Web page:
Public Worship

The Importance of Singing the Psalms in Worship

Faith-hope-love (Mark Jones)It should go without saying that the content of the songs that we sing in corporate worship must be biblical. In Colossians 3:16 the Apostle Paul writes,

“Let the word of Christ dwell in you richly, teaching and admonishing one another in all wisdom, singing psalms and hymns and spiritual songs, with thankfulness in your hearts to God.” (ESV)

And so one of the ways that we are to let the “word of Christ dwell in us richly” is not only by “teaching and admonishing one another,” but also by “singing psalms and hymns and spiritual songs, with thankfulness in your hearts to God”!

Is the Word of Christ found in the songs that we sing in worship? It ought to be. (If not, we are doing each other a great disservice.) And surely one of the best ways to ensure that this is the case is to sing the Psalms. Even if you don’t hold to exclusive Psalmody (I personally do not), there is simply no good reason not to include the singing of Psalms whenever possible.

In his book, Faith. Hope. Love., Mark Jones writes,

“How many churches today regularly sing the Psalms, which are the very words of God? Some complain that so much contemporary worship is too emotional. I would argue that, in some sense, it is not emotional enough. By this I mean that much contemporary worship needs to lay aside the superficial feel-good approach in exchange for the range of emotions expressed in the Psalms that characterize the Christian life (e.g., lament, joy, thanksgiving, duress). What better way to express our love for God than to use the words he has inspired through those who have loved him?” (p.192)

Good point. The Psalms reflect a wide range of experience and emotion -the very same range of experience and emotion that we as believers are subject to in this life. The superficial happy-clappy model of worship simply does not do justice to this, and so in some sense leaves us ill-equipped to worship and serve God in all the seasons of life.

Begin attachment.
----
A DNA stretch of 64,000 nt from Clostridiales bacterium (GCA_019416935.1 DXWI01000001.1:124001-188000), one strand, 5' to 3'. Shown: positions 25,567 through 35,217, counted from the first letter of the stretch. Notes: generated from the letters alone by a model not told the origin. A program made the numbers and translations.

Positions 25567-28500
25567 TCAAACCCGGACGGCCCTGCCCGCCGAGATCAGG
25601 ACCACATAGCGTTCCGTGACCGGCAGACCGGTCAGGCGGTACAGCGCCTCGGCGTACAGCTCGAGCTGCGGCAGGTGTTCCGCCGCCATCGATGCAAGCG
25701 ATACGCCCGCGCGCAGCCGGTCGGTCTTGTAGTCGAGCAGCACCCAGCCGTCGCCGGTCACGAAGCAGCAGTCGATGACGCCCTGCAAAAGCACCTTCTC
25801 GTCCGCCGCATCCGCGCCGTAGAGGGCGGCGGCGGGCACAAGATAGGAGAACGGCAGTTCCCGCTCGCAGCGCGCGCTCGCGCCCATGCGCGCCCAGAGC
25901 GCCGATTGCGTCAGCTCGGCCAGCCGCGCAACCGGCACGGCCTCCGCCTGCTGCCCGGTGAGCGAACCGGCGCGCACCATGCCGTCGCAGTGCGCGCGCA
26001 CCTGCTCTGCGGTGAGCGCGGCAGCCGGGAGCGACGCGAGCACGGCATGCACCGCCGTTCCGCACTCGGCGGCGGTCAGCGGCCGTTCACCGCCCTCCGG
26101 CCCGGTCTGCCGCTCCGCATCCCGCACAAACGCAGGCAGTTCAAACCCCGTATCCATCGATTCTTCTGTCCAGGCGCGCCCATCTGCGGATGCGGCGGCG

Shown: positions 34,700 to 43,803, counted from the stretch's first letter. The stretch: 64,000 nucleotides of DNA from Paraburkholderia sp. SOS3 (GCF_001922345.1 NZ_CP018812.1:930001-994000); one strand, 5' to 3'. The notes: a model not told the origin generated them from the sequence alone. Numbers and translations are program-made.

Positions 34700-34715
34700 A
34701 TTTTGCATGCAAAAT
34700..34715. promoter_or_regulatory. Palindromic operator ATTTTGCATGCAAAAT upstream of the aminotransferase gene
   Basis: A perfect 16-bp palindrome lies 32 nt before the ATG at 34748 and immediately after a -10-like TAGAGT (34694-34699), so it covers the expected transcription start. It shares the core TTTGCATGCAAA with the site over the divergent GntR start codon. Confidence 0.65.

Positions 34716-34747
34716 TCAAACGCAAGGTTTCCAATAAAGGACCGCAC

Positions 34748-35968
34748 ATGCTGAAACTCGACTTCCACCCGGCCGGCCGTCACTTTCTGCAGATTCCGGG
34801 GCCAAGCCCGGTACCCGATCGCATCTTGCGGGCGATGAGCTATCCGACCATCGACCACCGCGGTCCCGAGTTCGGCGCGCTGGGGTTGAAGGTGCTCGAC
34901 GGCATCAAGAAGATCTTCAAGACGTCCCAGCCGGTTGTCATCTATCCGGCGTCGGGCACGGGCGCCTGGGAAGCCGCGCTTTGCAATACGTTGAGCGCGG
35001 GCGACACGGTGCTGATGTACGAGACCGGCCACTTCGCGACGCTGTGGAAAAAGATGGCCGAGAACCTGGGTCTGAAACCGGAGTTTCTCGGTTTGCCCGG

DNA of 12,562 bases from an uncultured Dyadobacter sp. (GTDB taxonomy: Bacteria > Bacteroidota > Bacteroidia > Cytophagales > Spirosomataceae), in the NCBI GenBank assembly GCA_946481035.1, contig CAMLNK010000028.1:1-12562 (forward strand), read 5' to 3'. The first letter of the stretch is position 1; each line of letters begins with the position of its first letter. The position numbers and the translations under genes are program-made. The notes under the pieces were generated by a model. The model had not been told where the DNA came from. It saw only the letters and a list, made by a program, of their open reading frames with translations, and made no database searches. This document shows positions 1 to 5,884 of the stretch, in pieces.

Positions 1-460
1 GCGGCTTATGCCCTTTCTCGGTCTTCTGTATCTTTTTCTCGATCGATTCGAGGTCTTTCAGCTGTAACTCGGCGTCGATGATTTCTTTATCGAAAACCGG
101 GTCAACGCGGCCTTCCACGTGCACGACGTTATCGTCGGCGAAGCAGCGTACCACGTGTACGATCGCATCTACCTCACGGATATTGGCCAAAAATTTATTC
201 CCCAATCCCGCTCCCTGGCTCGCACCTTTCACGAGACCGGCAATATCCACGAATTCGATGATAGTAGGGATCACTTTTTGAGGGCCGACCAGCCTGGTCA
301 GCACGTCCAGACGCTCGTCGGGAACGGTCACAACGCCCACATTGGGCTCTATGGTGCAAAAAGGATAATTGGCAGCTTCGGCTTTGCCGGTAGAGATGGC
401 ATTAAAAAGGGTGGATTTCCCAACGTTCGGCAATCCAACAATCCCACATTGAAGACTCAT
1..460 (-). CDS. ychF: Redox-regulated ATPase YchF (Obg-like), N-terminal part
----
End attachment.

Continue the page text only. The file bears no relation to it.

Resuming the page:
Our worship (even among Presbyterians!) ought to be more emotional, not less! And what better way to accomplish that than to incorporate the singing (not to mention the reading, praying, and preaching!) of the Psalms into our corporate worship on the Lord’s day!

 

The Shorter Catechism on the Primacy of Preaching

1710_largeThe Westminster Shorter Catechism concludes with a very helpful section dealing with the outward and ordinary means of grace (Q.88-107). The means of grace are the “ordinances” of Christ, “especially the Word, sacraments, and prayer” (Q.88). That is basically an outline of the contents of the remainder of the catechism. It deals with the Word in Q.89-90; the sacraments in Q.91-97; and prayer in Q.98-107 (which is more or less an exposition of the Lord’s Prayer).

How is the Word of God a means of grace? The Shorter Catechism says the following:

Q. 89. How is the Word made effectual to salvation? A. The Spirit of God makes the reading, but especially the preaching, of the Word, an effectual means of convincing and converting sinners, and of building them up in holiness and comfort, through faith, unto salvation.

The Holy Spirit working through the Word of God makes it a means of grace. That is, He makes the Word effectual for “the convincing and converting sinners” (bringing them to faith in Christ at the beginning), and of “building them up in holiness and comfort” (ongoing throughout the Christian life), “through faith” (because the Christian life is by faith from beginning to end – Romans 1:17). So in a lot of ways, that means the Word of God is central in the Christian life.

But notice that the catechism specifies that it is “especially the preaching” of the Word that the Holy Spirit makes effectual unto the salvation of sinners.  Do we have such a high view of the preaching of the Word on the Lord’s day? Do we believe that it is not just one means among many of evangelizing the lost and bringing them to repentance and faith in Christ, but actually the primary means that God uses to do so? Perhaps if we rightly understood the primacy of preaching in evangelism, we might be much more enthusiastic about inviting our friends and neighbors to church.

And what of the Christian life, and sanctification? According to the Catechism (and Scripture, of course – see 2 Timothy 3:16-4:2), the preaching of the Word takes preeminence there as well (or at least it should). Can you live the Christian life and grow in grace the way that you should apart from diligently attending upon the preaching of the Word of God? Simply put – no. Private reading and study of the Scriptures is certainly necessary and helpful, but that is no substitute for the preached Word.

The Westminster Standards on Preaching